The Democratic Party relies too heavily on superdelegates to pick its presidential nominees, House Minority Leader Nancy Pelosi said Thursday — though she downplayed the current dispute between party leaders and Sen. Bernard Sanders.
Mrs. Pelosi called the fight between Mr. Sanders and party leaders a “family disagreement” and insisted it won’t dent the eventual nominee in the general election. She also dismissed comparisons to the riot-fueled 1968 Democratic convention.
“This is an incident. That was a colossal … clash of people,” she said.
Some of Mr. Sanders’ supporters disrupted Nevada Democrats’ state convention over the weekend, objecting to the allocation of delegates to the national presidential nominating convention this summer. The chairwoman of the Nevada convention said she got death threats.
Mr. Sanders has said harassment is never acceptable, but his campaign has persisted in its challenge that the party is treating him badly.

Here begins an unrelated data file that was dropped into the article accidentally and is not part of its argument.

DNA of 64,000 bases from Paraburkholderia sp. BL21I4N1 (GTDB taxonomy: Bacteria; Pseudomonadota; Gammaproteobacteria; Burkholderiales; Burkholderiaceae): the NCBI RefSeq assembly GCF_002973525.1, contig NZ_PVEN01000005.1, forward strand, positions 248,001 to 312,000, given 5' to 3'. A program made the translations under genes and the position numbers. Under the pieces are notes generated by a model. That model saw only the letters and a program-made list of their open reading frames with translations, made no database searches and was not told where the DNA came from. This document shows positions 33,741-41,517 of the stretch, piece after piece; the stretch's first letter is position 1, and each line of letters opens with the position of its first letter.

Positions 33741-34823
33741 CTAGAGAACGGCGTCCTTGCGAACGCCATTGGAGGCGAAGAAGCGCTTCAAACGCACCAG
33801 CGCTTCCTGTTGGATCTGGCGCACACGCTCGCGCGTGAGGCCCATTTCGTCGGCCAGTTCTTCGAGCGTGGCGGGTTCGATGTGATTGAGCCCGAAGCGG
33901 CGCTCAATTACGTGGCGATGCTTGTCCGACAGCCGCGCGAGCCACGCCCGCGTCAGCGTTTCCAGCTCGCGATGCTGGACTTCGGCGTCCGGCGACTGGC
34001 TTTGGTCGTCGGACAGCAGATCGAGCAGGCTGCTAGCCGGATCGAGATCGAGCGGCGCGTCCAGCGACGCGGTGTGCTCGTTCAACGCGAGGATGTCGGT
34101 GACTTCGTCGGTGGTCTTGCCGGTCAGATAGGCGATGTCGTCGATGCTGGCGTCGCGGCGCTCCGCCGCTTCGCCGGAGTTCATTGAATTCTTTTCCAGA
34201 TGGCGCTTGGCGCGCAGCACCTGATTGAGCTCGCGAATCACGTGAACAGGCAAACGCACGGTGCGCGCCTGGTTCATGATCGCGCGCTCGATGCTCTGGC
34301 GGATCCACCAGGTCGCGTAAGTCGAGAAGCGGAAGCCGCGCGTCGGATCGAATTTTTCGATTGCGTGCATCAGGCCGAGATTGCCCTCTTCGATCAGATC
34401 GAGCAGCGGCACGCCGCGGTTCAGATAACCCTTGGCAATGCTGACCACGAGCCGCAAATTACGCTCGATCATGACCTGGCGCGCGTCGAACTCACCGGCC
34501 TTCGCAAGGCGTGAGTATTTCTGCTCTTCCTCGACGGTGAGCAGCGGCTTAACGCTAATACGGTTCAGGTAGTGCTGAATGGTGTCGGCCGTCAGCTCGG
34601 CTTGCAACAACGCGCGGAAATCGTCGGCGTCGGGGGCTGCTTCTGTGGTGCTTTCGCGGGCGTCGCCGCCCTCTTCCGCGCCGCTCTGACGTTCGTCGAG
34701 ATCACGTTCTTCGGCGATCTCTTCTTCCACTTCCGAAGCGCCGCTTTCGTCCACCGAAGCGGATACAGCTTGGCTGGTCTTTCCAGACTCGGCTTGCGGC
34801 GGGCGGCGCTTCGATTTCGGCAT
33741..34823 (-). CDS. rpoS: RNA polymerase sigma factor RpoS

The senator has won nearly two dozen primaries or caucuses, but still trails likely nominee Hillary Clinton in total states won, total votes cast, pledged delegates awarded and in support among the superdelegates.
Those superdelegates are the party leaders who are guaranteed votes at the convention, independent of how their states voted. Mrs. Clinton holds a lopsided 10-to-1 lead among them, according to The Associated Press tally, but Mr. Sanders’ supporters are trying to sway them.
Mrs. Pelosi said she’s long been an opponent of the superdelegates having so much sway.
“We should be revisiting the number of votes that superdelegates have,” she told reporters on Thursday, suggesting they should perhaps be cut in half.
Superdelegates make up 714 of the 4,765 total delegates to the convention.